The White Star Line vessel S.S NOMADIC is best remembered as the Cherbourg-based tender that took passengers out to the ill-fated R.M.S. TITANIC. However, after being requisitioned by the French government, NOMADIC was converted to a minesweeper in 1917 and operated out of Saint-Nazaire from June that year until May 1919.

Launched in April 1911, in early June that year NOMADIC took up her duty as a tender for the large White Star Liners too large to enter Cherbourg harbour. Requisitioned by the French government, NOMADIC was taken to Saint-Nazaire and converted to a minesweeper, armed with a 90mm and the famous French ‘75’ gun. From June 1917 until December 1917, she was commanded by Lieutenant Henri du Reau de la Gaignonniere and later by Captain Levillain.  On 15th May 1919 she left Saint-Nazaire for Brest, where she resumed her former role as a tender, this time ferrying US troops out to the U.S.S. LEVIATHAN (the former VATLAND). NOMADIC was de-requisitioned on 2nd June 1919.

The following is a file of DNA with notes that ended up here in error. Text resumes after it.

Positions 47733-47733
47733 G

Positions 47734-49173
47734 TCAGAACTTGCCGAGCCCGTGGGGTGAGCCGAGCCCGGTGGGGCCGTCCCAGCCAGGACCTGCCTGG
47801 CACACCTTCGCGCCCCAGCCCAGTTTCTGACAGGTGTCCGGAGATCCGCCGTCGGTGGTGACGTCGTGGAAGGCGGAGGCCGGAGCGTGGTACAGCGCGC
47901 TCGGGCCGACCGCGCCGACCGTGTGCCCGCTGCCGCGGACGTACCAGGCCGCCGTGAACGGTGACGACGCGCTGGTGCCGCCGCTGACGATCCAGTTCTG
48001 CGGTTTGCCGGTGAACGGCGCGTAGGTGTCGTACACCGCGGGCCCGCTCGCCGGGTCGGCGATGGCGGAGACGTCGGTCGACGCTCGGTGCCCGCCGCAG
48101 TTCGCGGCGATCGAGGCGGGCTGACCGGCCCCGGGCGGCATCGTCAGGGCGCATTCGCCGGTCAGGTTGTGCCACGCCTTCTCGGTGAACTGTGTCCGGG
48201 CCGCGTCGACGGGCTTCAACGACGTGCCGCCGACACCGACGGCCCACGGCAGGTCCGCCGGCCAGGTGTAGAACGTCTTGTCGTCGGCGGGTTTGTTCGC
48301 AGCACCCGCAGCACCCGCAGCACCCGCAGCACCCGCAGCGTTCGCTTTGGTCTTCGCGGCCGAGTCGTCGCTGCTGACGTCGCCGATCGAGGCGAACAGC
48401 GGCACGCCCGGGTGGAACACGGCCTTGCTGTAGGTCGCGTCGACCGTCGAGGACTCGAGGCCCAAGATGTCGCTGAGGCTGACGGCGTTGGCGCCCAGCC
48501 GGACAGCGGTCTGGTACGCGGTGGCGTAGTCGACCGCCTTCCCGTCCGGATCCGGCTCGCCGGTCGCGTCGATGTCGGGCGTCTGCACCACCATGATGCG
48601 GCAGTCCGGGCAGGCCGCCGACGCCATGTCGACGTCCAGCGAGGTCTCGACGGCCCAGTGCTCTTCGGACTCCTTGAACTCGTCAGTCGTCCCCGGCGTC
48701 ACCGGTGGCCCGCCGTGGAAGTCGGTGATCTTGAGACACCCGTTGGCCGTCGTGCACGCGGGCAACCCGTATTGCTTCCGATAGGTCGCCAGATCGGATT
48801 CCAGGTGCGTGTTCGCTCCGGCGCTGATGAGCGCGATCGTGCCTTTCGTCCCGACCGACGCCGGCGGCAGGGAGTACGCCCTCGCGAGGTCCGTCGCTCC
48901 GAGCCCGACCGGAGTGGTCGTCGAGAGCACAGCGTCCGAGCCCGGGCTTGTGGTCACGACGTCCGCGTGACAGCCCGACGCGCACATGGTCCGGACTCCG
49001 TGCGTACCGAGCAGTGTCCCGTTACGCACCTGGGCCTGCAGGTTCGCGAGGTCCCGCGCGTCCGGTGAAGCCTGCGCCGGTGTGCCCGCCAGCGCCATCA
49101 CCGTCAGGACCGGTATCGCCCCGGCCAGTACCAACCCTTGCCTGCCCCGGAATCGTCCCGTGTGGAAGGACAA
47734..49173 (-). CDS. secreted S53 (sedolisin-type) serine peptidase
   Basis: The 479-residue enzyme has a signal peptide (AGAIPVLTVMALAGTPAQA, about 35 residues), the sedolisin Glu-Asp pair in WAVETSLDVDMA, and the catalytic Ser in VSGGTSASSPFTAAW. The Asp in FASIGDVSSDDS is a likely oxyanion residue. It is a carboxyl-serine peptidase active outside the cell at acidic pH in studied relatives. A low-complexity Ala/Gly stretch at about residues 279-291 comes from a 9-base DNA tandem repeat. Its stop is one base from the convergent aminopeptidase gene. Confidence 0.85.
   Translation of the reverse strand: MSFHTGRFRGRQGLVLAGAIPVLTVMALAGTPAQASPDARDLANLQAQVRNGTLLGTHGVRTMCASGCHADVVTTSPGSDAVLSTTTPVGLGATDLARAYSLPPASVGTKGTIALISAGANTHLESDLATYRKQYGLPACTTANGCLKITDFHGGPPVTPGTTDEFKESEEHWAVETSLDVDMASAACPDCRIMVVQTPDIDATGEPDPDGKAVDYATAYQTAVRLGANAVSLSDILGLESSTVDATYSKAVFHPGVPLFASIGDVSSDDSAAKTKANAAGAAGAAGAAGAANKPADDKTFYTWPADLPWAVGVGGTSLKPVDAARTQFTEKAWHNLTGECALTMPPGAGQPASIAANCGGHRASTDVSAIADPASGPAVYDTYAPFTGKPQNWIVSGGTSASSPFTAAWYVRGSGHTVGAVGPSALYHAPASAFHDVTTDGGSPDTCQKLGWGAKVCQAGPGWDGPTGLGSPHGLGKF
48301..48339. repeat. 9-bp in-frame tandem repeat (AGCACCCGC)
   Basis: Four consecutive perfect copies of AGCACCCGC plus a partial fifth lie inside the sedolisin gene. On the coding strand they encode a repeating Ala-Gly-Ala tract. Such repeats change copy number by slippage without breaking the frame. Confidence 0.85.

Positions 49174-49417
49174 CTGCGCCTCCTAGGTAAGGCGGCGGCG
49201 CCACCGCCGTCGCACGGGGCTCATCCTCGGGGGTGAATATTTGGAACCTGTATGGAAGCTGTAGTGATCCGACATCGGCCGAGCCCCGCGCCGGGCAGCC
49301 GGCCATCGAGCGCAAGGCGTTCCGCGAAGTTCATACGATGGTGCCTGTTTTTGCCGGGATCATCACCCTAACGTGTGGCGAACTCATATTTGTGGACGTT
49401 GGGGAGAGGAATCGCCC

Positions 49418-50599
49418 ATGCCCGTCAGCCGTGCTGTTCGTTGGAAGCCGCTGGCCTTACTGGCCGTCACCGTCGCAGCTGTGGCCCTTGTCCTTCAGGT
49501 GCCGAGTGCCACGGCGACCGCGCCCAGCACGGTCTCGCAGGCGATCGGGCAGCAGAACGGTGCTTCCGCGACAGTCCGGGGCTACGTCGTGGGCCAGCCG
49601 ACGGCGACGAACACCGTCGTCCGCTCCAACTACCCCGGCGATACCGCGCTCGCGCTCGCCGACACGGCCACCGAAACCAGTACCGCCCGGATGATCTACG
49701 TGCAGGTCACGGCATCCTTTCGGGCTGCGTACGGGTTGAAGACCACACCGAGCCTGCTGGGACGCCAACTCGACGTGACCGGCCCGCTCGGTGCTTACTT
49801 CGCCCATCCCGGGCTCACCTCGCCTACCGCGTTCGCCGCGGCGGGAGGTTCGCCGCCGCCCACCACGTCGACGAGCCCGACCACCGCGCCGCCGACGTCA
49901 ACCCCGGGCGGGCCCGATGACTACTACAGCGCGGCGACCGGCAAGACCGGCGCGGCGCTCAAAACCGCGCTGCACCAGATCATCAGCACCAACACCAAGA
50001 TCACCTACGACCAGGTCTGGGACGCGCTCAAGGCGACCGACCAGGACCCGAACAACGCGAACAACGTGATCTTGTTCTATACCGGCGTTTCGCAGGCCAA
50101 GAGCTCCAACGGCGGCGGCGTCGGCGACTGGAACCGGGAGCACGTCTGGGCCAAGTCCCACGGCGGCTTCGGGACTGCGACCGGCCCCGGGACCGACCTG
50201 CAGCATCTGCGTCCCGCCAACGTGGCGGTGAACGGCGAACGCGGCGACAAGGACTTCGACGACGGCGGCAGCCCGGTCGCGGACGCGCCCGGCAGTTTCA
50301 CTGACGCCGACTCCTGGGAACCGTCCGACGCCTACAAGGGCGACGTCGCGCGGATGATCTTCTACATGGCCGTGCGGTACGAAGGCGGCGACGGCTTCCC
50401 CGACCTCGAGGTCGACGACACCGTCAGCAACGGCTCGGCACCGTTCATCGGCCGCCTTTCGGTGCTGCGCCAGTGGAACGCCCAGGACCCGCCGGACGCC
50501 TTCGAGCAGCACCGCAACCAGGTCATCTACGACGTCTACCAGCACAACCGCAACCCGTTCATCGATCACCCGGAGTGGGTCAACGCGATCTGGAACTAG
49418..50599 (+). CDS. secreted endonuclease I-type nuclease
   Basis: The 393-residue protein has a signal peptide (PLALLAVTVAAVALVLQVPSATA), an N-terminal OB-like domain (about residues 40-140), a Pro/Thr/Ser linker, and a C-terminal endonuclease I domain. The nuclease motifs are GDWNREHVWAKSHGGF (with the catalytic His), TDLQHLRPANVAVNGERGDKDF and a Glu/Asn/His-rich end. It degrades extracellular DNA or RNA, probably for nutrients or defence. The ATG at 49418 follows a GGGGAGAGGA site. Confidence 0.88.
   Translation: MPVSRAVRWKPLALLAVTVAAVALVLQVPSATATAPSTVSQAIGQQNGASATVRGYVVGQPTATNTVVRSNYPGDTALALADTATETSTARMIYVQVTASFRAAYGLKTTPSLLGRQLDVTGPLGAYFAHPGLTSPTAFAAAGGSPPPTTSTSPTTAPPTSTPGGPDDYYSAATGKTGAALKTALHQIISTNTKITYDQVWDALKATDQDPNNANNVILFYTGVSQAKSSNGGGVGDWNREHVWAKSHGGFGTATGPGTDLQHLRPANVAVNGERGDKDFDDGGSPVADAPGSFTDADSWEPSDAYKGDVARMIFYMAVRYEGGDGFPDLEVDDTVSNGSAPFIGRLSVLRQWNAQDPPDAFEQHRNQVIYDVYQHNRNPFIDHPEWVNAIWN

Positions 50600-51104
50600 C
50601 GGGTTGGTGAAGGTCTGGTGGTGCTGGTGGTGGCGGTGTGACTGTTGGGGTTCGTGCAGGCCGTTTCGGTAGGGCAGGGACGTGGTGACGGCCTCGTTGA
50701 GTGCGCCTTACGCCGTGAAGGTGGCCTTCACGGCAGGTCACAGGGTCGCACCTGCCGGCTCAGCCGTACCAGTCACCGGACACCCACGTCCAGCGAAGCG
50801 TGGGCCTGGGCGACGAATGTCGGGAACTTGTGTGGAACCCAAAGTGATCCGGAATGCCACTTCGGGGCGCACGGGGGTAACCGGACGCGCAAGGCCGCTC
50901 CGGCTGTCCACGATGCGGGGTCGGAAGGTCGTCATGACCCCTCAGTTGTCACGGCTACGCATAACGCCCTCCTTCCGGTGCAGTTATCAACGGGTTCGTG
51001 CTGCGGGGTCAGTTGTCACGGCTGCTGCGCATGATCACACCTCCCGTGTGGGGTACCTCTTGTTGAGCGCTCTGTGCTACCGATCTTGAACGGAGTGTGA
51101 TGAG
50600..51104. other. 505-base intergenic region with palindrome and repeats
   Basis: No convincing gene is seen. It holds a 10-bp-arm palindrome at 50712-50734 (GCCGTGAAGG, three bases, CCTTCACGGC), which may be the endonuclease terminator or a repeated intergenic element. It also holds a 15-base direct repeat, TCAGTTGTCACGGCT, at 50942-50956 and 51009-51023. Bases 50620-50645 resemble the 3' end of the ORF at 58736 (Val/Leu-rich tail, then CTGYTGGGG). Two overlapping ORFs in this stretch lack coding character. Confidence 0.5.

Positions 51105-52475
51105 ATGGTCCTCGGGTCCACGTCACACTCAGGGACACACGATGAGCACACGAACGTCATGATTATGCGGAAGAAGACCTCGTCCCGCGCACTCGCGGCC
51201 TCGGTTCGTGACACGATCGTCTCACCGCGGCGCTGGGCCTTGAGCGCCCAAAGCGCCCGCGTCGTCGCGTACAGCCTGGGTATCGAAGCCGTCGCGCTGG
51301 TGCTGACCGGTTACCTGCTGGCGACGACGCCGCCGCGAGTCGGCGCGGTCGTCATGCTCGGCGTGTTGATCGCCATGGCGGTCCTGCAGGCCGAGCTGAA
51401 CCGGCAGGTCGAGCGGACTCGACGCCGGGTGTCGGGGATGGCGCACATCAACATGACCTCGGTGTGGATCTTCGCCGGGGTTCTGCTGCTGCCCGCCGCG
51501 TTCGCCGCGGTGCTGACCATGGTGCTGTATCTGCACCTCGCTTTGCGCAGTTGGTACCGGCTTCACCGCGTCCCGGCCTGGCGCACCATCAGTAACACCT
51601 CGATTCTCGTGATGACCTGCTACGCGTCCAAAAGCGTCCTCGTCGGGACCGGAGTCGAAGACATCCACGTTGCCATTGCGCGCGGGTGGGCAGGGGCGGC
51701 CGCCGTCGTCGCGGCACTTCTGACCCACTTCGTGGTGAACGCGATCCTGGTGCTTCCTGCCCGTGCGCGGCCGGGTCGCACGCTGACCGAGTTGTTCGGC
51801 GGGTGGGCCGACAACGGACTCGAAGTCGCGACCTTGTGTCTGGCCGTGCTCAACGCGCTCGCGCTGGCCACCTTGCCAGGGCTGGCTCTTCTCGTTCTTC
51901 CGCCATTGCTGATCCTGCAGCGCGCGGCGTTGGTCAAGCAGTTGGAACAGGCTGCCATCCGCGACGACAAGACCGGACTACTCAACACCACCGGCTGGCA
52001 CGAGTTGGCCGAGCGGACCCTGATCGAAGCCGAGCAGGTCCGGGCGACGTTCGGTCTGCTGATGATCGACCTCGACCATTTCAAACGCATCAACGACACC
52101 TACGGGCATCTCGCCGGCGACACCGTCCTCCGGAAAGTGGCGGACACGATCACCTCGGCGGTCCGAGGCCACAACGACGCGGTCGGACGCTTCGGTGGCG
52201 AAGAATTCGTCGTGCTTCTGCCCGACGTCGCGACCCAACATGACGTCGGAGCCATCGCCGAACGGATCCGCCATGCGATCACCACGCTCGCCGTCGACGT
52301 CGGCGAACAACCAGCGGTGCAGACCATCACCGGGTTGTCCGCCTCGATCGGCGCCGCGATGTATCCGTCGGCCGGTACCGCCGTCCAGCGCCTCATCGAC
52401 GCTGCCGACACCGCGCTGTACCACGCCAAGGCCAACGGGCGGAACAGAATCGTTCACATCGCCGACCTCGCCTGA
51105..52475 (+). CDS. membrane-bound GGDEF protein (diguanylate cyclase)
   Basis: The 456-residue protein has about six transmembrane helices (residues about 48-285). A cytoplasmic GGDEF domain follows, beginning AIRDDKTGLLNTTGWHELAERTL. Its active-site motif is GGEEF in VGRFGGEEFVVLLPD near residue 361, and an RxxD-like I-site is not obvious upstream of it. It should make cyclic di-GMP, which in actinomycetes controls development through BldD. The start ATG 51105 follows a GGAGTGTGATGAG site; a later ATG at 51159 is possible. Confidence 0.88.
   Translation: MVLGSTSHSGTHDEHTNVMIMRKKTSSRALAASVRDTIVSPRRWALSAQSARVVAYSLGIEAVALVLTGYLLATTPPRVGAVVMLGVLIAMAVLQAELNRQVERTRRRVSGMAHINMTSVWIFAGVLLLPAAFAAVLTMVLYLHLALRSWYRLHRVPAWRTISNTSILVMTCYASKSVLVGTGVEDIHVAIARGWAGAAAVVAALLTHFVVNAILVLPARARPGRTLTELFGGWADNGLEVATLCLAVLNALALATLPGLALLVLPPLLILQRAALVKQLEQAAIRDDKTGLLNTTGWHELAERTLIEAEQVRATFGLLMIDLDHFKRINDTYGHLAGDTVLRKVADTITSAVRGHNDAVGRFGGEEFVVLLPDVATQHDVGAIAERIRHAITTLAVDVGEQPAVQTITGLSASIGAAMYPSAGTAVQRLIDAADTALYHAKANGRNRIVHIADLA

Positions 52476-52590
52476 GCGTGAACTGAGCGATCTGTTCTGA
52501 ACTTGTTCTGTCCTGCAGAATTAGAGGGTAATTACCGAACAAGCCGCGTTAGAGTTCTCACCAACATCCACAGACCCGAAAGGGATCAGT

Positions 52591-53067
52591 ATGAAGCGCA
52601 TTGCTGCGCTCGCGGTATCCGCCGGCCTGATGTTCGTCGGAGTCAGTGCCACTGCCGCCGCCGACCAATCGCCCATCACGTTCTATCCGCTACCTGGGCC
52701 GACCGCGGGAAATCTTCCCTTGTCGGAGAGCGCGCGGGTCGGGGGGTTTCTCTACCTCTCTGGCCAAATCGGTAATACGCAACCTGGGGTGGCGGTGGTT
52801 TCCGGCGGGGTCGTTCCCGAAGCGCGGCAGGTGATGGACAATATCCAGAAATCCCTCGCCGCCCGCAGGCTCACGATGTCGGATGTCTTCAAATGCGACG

Where is she now?

 NOMADIC returned from France to Belfast in 2006 and now restored to her pre-First World War appearance, she is a major visitor attraction in the city’s Titanic Quarter.


Special thanks to Philippe Delaunoy, NOMADIC historian

Service Historique de la defense, Ref SSY367 Auxiliary minesweeper, NOMADIC logs (24/08/1917-26/04/1919) -- in French

 Marc Elder (ill Rene Pinard) ‘A bord des chalutiers dragueurs de mines’, Paris Devambez, 1919, 54p (notice BnF no FRBNF416740691). This includes a set of 20 drawings by René Pinard; five of them were made on board NOMADIC.

 Plans of NOMADIC’s conversion into a minesweeper are held by the Service Historique de la Defense (SHD) in Cherbourg.